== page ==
By Safvan Allahverdi
The Supreme Court ruled Friday that the government cannot monitor people by tracking their movements through cellphone location feature without a search warrant.
“We decline to grant the state unrestricted access to a wireless carrier’s database of physical location information,” Chief Justice John Roberts wrote for the majority.
The Court's 5-4 decision is considered a major victory for advocates who uphold privacy particularly when it comes to the government obtaining information including locations, emails, text messages, internet searches, bank and credit card records from a third party such as a cell phone company.
Roberts, however, said the ruling was limited, depending on the type of the case.
“We hold only that a warrant is required in the rare case where the suspect has a legitimate privacy interest in records held by a third party,” he said.
The decision came after Timothy Ivory Carpenter, who was sentenced to 116 years in prison for his role in multiple robberies in Michigan and Ohio, appealed to the Court because the FBI obtained his phone data which showed his phone had been nearby when several of the robberies happened.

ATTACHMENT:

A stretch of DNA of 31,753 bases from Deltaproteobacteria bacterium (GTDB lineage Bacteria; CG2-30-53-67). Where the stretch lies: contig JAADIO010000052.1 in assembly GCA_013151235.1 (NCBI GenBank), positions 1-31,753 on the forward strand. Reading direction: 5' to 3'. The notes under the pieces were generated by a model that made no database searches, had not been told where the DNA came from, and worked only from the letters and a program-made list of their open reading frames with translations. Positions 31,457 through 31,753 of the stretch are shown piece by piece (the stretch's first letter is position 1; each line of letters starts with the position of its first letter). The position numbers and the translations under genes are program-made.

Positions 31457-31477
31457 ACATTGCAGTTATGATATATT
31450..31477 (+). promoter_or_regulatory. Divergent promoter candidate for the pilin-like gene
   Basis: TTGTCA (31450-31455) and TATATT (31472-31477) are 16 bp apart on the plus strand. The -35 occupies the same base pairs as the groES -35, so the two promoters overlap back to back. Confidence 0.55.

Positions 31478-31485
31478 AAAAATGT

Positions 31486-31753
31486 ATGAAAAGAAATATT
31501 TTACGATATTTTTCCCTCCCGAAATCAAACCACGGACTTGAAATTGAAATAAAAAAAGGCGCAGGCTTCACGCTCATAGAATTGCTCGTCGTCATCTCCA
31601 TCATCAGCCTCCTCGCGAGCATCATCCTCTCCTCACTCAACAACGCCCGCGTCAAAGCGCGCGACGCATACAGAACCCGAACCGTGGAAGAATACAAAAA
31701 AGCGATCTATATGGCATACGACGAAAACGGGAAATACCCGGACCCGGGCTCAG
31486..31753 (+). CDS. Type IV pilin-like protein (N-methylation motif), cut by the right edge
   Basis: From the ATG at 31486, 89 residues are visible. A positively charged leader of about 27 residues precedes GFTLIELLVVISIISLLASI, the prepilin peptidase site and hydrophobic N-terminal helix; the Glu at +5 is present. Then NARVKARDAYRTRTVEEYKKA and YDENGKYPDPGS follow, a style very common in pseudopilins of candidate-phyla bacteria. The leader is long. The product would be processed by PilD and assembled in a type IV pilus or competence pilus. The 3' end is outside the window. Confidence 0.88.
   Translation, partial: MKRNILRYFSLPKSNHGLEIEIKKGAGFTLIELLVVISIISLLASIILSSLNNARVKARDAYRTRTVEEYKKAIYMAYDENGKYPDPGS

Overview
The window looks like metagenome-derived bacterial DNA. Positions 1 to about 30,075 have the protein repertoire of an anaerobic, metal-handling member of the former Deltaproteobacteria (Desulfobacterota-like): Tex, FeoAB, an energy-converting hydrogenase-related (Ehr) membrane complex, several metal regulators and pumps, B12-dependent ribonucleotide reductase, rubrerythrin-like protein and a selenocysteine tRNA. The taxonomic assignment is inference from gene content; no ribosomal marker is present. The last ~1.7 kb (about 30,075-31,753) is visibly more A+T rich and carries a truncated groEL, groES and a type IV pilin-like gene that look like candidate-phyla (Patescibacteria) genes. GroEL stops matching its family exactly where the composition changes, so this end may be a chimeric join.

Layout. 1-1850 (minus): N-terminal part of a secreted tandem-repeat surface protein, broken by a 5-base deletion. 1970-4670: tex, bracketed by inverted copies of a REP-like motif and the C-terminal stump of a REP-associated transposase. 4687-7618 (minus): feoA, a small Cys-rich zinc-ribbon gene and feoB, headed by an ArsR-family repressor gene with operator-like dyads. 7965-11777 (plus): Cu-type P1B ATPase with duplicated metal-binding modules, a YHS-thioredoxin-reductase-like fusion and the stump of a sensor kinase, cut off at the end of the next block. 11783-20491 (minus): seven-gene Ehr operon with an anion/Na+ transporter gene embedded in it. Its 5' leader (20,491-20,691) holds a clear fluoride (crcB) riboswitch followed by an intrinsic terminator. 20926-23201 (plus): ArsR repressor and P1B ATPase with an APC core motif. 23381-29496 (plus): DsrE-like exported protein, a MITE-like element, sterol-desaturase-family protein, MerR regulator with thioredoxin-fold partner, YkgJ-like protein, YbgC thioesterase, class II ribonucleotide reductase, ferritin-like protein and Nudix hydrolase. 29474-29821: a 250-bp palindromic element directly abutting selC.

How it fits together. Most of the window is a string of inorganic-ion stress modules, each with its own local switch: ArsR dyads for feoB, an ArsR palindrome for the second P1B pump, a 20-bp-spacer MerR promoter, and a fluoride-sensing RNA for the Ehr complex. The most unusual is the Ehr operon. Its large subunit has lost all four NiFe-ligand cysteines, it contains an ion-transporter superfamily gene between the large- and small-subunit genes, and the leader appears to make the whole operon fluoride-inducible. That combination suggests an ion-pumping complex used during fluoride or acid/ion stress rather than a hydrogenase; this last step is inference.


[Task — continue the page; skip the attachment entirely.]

Cell tower records that investigators got without a warrant bolstered the case against Carpenter.
The American Civil Liberties Union (ACLU), representing Carpenter, claimed that a warrant would provide protection against unjustified government snooping.
As in thousands of cases each year, authorities were going to phone companies and obtaining information about the numbers dialed by a suspects without presenting a warrant.